All The Right Stuff To Be Life
Compelling evidence for a liquid water ocean beneath its icy crust makes Jupiter's moon Europa an attractive target for scientists seeking life in distant regions of our solar system.
Recent work by Dr. Elisabetta Pierazzo, currently at the Planetary Science Institute, and Dr. Christopher Chyba of the SETI Institute, sheds light on the question of whether enough "biogenic elements," the raw ingredients for life, including carbon, nitrogen, sulfur and phosphorus, could be present to support Europan life.
Because Europa's formation conditions are uncertain, scientists do not know the exact composition of the moon's ocean and overlying ice. Some models suggest a Europa depleted of life-essential carbon and other important biogenic chemicals at birth.
Pierazzo and Chyba explored comets as an alternate source for biogenic materials, applying complex modeling methods to set the lower limits for a Europan inventory. In the May edition of the journal Icarus, Pierazzo and Chyba present a paper that concludes the Europan inventory to be "substantial."
"We now know that enough of the right materials should have been present to support a Europan biosphere," says author Chyba, who in addition to studying Europa, also oversees a broad spectrum of astrobiological research conducted at the SETI Institute's Center for the Study of Life in the Universe.
"If these chemicals find their way into the ocean," said Pierazzo, "and if there exists a mechanism that could take them through the formation of increasingly complex organic molecules, those elements could ultimately evolve into living cells."
In their model, Pierazzo and Chyba used typical cometary sizes, densities, and impact velocities throughout Solar System history to calculate how much biogenic material would remain on the moon's surface after impact events.
Unlike the more massive Earth, which has a much higher escape velocity and can therefore retain a higher percentage of cometary impact material, Europa has a very low escape velocity, thus losing a significant portion of material from any projectile that hits its surface.
Earlier studies of cometary impacts on Earth and Mars by the authors suggested substantial amounts of prebiotic chemicals including amino acids would have survived cometary impacts, especially at very low, grazing angles, and thus contributed to the planets' inventories of complex organic materials.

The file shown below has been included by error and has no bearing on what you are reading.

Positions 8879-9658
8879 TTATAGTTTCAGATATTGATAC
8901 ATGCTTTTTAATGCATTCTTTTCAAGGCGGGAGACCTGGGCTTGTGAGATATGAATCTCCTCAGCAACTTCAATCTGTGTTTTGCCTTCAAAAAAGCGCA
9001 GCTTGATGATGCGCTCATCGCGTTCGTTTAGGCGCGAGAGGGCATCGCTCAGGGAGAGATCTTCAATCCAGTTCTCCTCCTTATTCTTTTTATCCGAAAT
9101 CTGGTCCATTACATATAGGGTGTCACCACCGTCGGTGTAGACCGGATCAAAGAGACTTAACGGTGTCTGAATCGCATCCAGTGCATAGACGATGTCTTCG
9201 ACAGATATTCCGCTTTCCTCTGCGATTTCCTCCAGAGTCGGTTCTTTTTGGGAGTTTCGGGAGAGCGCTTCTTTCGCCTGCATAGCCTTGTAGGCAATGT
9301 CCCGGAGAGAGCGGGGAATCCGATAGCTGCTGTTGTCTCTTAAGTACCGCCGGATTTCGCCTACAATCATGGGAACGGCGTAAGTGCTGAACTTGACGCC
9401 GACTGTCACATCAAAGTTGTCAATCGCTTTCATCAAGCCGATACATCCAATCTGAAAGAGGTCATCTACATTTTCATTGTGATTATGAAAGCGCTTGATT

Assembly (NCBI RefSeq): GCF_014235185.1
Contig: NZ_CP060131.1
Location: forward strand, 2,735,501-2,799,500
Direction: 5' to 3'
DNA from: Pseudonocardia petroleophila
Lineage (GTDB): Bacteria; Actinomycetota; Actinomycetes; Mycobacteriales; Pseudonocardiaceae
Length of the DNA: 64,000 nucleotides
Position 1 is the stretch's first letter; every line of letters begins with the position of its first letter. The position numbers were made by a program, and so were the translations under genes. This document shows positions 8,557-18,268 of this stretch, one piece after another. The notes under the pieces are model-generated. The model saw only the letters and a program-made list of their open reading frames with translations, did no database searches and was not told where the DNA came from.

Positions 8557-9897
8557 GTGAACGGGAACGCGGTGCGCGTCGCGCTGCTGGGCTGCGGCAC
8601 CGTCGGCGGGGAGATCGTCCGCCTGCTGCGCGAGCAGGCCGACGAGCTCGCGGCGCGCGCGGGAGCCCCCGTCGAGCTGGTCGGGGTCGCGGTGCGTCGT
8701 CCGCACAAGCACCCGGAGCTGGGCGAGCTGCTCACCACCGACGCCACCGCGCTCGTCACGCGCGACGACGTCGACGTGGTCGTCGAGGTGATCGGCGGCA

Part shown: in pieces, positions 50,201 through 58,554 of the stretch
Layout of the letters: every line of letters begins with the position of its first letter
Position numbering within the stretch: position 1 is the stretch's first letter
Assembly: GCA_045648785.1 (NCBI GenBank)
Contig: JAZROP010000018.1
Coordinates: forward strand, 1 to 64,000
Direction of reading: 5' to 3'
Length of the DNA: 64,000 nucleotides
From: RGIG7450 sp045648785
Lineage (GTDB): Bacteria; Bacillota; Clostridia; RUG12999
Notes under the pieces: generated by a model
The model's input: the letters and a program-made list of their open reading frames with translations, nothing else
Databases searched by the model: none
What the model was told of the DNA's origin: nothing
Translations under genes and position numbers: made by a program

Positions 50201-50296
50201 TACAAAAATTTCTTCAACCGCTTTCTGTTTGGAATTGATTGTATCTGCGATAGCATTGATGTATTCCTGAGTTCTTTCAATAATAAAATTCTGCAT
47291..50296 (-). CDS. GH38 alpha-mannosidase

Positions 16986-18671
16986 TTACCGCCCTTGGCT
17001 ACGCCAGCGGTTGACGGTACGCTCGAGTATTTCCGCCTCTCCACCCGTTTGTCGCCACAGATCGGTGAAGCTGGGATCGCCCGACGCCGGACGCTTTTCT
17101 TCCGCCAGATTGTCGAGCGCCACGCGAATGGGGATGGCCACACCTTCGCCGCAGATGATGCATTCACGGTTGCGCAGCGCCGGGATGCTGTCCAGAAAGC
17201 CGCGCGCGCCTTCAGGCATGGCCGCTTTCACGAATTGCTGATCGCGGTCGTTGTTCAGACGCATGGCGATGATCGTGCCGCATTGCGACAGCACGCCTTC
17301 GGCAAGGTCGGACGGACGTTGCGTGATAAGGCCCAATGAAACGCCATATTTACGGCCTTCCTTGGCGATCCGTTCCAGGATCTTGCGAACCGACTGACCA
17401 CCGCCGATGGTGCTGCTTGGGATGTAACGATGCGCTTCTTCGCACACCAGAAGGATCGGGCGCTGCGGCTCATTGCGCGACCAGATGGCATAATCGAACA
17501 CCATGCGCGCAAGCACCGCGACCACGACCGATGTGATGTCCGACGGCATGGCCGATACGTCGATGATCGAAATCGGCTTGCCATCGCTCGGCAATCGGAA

While Europan models also predict significant post-impact survival rates for similar impacts, the low escape velocity of the moon would allow the vast majority of this complex organic material to be lost; with the rest of the projectile material, it would disappear in space.
Nevertheless, cometary impacts would provide billions of tons of carbon, and somewhat less nitrogen, sulfur and phosphorus to the surface of Europa.
These amounts are significant, and correspond to about 1% of the biomass of prokaryotic life (cells lacking nuclei and believed to be representative of early life) in today's Earth oceans.
Knowing that, at a minimum, Europa has enough of the elements needed to sustain a biosphere offers further reason for scientists to feel hopeful about the search for extraterrestrial life within our own solar system.
Dr. Chyba is the Carl Sagan Chairholder and Director of the Center for the Study of Life in the Universe at the SETI Institute in Mountain View, California, and is also an Associate Professor of Geological and Environmental Sciences at Stanford University in Stanford California.
The SETI Institute,a private nonprofit organization dedicated to scientific research, education and public outreach, seeks to explore, understand and explain the origin, nature and prevalence of life in the universe.
Dr. Pierazzo is a research scientist at the Planetary Science Institute of Tucson Arizona where her work focuses on impact cratering of planetary surfaces and their effects on the evolution of biospheres.
Planetary Science Institute
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Jovian Tidings May Stir Up Europan Life
Tucson - Feb 10, 2002
Europa, Jupiter's smallest moon, might not only sustain but foster life according to the research of a University of Arizona professor.
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